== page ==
I think that's the hardware side sorted out, and it becomes a software problem now. The latest Black Widow driver is for Win9x. I've tried it in XP and it almost works - the scanner makes some noises but then we get an error. I have an Artec AT12 driver for Win2000 and instructions to install it in XP. Naturally it doesn't find an Artec scanner and fails. I think I have to try and modify this Artec driver, and I can get some help by comparing the Black Widow and Artec drivers for Win9x. That's where I'm at just now.
Just a belated update to report success, to some extent anyway.
I can't be sure I'm remembering all the steps taken with the software, but I'll have a go at documenting them for the sake of anyone else in a similar position.
Besides the driver for the SCSI card (dmx3191d_w2k.zip, 430798 bytes), I downloaded two drivers/applications for the scanner: a Black Widow driver for W98 (BlackWidow.zip, 950680 bytes) and an Artec driver for W2K (at12_w2k.exe, 855300 bytes); the general scanning program VueScan (vuex3290.exe, 6606104 bytes); and ASPI for XP (aspi_471a2.exe, 522682 bytes). I have installed and uninstalled them many times, but maybe the following sequence will be valid.
First, install all of the above. This will give you three applications, any of which can potentially run the scanner. My recollection of the situation is as follows. If you have no file aspi32.sys, both VueScan and the Black Widow application report no scanner, while the Artec application suggests you check cables/power etc. If you have a aspi32.sys (as you should after installing it above), VueScan will make the machine hang, Black Widow may work or may reboot, and Artec will suggest checking your cables as before.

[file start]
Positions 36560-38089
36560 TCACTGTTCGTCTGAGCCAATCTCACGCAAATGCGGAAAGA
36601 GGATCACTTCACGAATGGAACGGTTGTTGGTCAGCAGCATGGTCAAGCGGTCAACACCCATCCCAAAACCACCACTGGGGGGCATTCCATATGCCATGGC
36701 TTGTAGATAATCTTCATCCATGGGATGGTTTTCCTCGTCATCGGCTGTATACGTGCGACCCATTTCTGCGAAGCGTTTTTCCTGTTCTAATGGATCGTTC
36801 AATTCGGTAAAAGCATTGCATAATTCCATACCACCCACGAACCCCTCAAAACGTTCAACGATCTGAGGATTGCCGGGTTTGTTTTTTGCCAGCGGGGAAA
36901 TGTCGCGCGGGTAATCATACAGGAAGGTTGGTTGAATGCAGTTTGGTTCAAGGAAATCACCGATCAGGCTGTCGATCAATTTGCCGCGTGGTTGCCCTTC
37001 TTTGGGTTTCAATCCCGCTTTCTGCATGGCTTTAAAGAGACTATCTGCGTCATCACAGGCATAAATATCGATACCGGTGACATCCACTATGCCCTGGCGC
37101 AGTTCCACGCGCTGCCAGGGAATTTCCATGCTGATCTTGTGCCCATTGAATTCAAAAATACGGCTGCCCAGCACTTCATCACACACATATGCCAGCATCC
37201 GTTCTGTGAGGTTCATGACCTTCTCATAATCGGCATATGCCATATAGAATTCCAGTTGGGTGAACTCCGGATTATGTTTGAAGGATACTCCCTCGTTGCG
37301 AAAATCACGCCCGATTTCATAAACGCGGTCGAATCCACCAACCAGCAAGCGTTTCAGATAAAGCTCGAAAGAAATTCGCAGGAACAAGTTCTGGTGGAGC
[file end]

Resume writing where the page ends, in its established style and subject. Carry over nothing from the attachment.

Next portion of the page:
If this is happening look in Device Manager. The scanner should show up as eight consecutive entries, and you may be invited to install drivers for all of them every time you boot up Windows. But are the eight scanners shown under "Imaging Devices" or "Other Devices"? If they are under "Other Devices", move them to "Imaging Devices". One way to do this is to install VueScan, as suggested above, which places a file called "scanners.inf" in a subfolder of windows\system32\DRVSTORE. Provided the scanners are listed under "Imaging Devices", you should be able to use Device Manager to install drivers for each of the eight; you can leave the machine to find the drivers, as long as you have scanners.inf and some version of scsiscan.sys in place. With drivers installed, you will no longer have to handle eight requests to install drivers at bootup, and further, the Artec application will stop asking you to check the cables and will behave like the Black Widow application (ie. it will usually work). VueScan however continues to hang the machine (with this unsupported scanner attached), and it can be uninstalled; but take care not to uninstall scanners.inf in the process, eg. rename it or its folder temporarily while you uninstall. This leaves you with a choice of two working applications. I can't say that their rebooting behaviour have gone away, but it seems rare now. By the way, at no time did I find any advantage in using compatibility settings.
I hope this has not omitted anything vital. If nothing else, I can testify that this old SCSI scanner can be made to work in WinXP, with a few hardware and software adjustments.